When hepatitis C drugmakers started wooing payers with discounts, the cost cuts made the difference between an overwhelming burden and cost-effective spending. So say two new studies looking at the cost of treating the disease with a new generation of quite effective--but very expensive--treatments.
With a few caveats, however: If demand for the treatments escalates much, the financial strain could be painful.
One analysis diced up Gilead Sciences' ($GILD) 2014 pricing--$84,000 for a 12-week round of treatment with its Sovaldi--plus the cost of companion treatments such as Johnson & Johnson's ($JNJ) Olysio ($66,360 for 12 weeks) and the older med ribavirin.
Funded by the pharmacy benefits managers at CVS Health ($CVS), the study compared the new treatment combos against older, interferon-based treatments. And for patients with the most common strain of the virus--genotype 1--it found that the new meds cost as little as $12,825 for each year of healthy life gained over older meds. The best option, cost-wise, was Sovaldi plus ledipasvir, a combo now available in one pill, Gilead's Harvoni.
The comparisons aren't quite so favorable with other strains, with the cost of a "quality-adjusted life year" of $73,000 and up.
What's more, when the researchers looked at the drug cocktails' long-term benefits, such as preventing hospitalizations and liver transplants, the savings didn't outweigh the up-front costs. "These strategies do not seem to actually reduce overall spending," the study authors wrote.
Still, the authors pointed out, clinical treatment decisions aren't made on their ability to saving money down the road. And the $12,825 per QALY falls below some standard rules of thumb; Reuters quotes $50,000 as a common threshold.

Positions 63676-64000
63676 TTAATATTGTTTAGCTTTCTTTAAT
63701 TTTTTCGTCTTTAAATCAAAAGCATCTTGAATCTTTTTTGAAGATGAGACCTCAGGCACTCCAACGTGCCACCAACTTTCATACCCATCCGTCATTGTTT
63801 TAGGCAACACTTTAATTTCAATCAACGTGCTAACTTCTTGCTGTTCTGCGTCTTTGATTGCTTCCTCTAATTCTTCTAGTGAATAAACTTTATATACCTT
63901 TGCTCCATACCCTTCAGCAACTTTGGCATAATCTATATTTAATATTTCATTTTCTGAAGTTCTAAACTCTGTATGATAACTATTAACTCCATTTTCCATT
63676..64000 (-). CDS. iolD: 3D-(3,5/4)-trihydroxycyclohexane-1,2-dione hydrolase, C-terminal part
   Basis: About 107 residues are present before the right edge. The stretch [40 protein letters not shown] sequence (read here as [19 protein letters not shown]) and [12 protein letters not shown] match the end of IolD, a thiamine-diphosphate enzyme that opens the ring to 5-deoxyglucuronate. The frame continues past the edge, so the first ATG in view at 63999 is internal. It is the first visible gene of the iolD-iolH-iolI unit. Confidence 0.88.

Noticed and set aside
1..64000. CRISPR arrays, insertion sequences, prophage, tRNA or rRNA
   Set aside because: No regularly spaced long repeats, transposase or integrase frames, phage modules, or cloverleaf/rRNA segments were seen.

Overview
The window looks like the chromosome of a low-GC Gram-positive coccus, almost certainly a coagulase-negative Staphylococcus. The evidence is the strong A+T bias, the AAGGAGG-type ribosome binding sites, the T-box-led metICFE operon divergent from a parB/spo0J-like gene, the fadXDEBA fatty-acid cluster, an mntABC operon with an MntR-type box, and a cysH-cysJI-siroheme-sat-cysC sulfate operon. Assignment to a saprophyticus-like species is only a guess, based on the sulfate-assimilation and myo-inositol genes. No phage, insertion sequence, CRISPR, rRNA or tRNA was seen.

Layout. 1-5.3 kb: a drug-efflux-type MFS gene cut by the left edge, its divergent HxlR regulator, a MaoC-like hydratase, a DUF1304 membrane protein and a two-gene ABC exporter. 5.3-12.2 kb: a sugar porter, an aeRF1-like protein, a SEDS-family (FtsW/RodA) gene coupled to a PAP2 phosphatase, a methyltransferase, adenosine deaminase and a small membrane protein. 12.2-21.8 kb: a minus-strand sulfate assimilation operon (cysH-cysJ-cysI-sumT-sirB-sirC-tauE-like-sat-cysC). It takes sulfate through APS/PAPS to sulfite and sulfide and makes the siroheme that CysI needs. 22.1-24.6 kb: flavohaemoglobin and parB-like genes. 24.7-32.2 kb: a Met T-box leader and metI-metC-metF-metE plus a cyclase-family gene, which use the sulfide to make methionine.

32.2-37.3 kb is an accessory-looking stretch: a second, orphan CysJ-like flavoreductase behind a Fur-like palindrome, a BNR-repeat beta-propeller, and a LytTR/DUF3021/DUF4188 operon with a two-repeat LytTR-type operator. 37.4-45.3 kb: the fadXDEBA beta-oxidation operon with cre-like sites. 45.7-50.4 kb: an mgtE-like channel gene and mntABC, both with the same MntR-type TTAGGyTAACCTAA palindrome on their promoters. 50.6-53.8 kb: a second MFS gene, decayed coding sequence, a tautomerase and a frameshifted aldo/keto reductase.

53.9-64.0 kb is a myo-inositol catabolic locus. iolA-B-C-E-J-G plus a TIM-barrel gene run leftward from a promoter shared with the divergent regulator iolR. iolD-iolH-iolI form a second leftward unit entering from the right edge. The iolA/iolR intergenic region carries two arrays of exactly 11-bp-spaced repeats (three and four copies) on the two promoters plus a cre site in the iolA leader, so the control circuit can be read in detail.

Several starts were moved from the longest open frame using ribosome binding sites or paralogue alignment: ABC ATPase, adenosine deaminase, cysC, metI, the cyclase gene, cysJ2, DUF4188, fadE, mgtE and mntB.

Researchers from MD Anderson Cancer Center in Houston had some better news, mostly because they added an update to their research reflecting the latest discounts.
The MD Anderson team, led by Jagpreet Chhatwal, focused in on the Sovaldi-ledipasvir combo, a.k.a. Harvoni. Finalized before the discounts hit the news, their research showed that the cost of treating people with hep C with the new meds would put "a tremendous economic burden" on the U.S. healthcare system. The cost of treating patients with the new meds could hit $136 billion over 5 years, they calculated.
The budget needed to treat all diagnosed patients "is unsustainable," the researchers concluded. "We have millions of people who need treatment for hepatitis C and payers obviously don't have the budget to cover this tremendous expense," Chhatwal said in a statement.
But that was before payers--including the vocal PBM Express Scripts ($ESRX) and CVS Health--shook drugmakers down for discounts in return for exclusive or preferred placement on formularies. Comparing previous payer deals with the new round of discounts--estimated at 46%--the MD Anderson group figured with Chhatwal figured that spending would be $90 billion over 5 years. Including the $16 billion in cost savings that would come with curing so many patients, the new treatments would run $20 billion more than the cost of the older meds.
Before the new round of discounts, the additional cost would have been $65 billion, the researchers said.
That's a big difference. But still, the problem of unsustainable drug pricing is real, Chhatwal said in the statement. The U.S. system--which doesn't allow cost to enter into drug approval decisions, and which legally prohibits Medicare from negotiating drug pricing--is hamstrung when it comes to controlling drug spending. That applies to hep C and elsewhere, though hep C is a particular case, because of the number of patients infected with the virus.
"While lower drug prices will help, that's not sufficient," Chhatwal said. "Both the government and private insurers will need additional resources to effectively manage this epidemic."
- read the MD Anderson statement
- get more from MedPage Today
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